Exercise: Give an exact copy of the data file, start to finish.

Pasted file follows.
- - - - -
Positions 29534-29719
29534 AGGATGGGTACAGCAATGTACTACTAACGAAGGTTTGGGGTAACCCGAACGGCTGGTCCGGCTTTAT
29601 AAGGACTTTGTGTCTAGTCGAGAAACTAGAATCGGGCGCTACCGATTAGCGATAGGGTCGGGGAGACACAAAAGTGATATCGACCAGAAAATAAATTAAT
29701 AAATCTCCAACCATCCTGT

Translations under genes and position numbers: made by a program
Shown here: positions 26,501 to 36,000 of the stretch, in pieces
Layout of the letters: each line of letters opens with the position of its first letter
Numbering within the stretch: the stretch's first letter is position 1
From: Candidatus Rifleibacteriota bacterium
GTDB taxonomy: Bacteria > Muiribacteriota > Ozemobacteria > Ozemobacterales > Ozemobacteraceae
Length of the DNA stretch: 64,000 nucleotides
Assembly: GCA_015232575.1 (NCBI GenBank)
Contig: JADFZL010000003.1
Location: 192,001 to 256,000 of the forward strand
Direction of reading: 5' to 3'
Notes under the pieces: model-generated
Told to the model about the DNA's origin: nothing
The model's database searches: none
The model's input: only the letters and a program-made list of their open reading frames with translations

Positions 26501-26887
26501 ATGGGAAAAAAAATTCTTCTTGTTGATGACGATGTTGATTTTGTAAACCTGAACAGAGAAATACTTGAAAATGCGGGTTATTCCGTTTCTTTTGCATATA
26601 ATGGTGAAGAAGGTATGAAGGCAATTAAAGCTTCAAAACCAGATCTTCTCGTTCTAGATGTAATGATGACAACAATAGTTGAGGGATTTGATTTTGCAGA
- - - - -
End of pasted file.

Positions 29534-29719
29534 AGGATGGGTACAGCAATGTACTACTAACGAAGGTTTGGGGTAACCCGAACGGCTGGTCCGGCTTTAT
29601 AAGGACTTTGTGTCTAGTCGAGAAACTAGAATCGGGCGCTACCGATTAGCGATAGGGTCGGGGAGACACAAAAGTGATATCGACCAGAAAATAAATTAAT
29701 AAATCTCCAACCATCCTGT

Translations under genes and position numbers: made by a program
Shown here: positions 26,501 to 36,000 of the stretch, in pieces
Layout of the letters: each line of letters opens with the position of its first letter
Numbering within the stretch: the stretch's first letter is position 1
From: Candidatus Rifleibacteriota bacterium
GTDB taxonomy: Bacteria > Muiribacteriota > Ozemobacteria > Ozemobacterales > Ozemobacteraceae
Length of the DNA stretch: 64,000 nucleotides
Assembly: GCA_015232575.1 (NCBI GenBank)
Contig: JADFZL010000003.1
Location: 192,001 to 256,000 of the forward strand
Direction of reading: 5' to 3'
Notes under the pieces: model-generated
Told to the model about the DNA's origin: nothing
The model's database searches: none
The model's input: only the letters and a program-made list of their open reading frames with translations

Positions 26501-26887
26501 ATGGGAAAAAAAATTCTTCTTGTTGATGACGATGTTGATTTTGTAAACCTGAACAGAGAAATACTTGAAAATGCGGGTTATTCCGTTTCTTTTGCATATA
26601 ATGGTGAAGAAGGTATGAAGGCAATTAAAGCTTCAAAACCAGATCTTCTCGTTCTAGATGTAATGATGACAACAATAGTTGAGGGATTTGATTTTGCAGA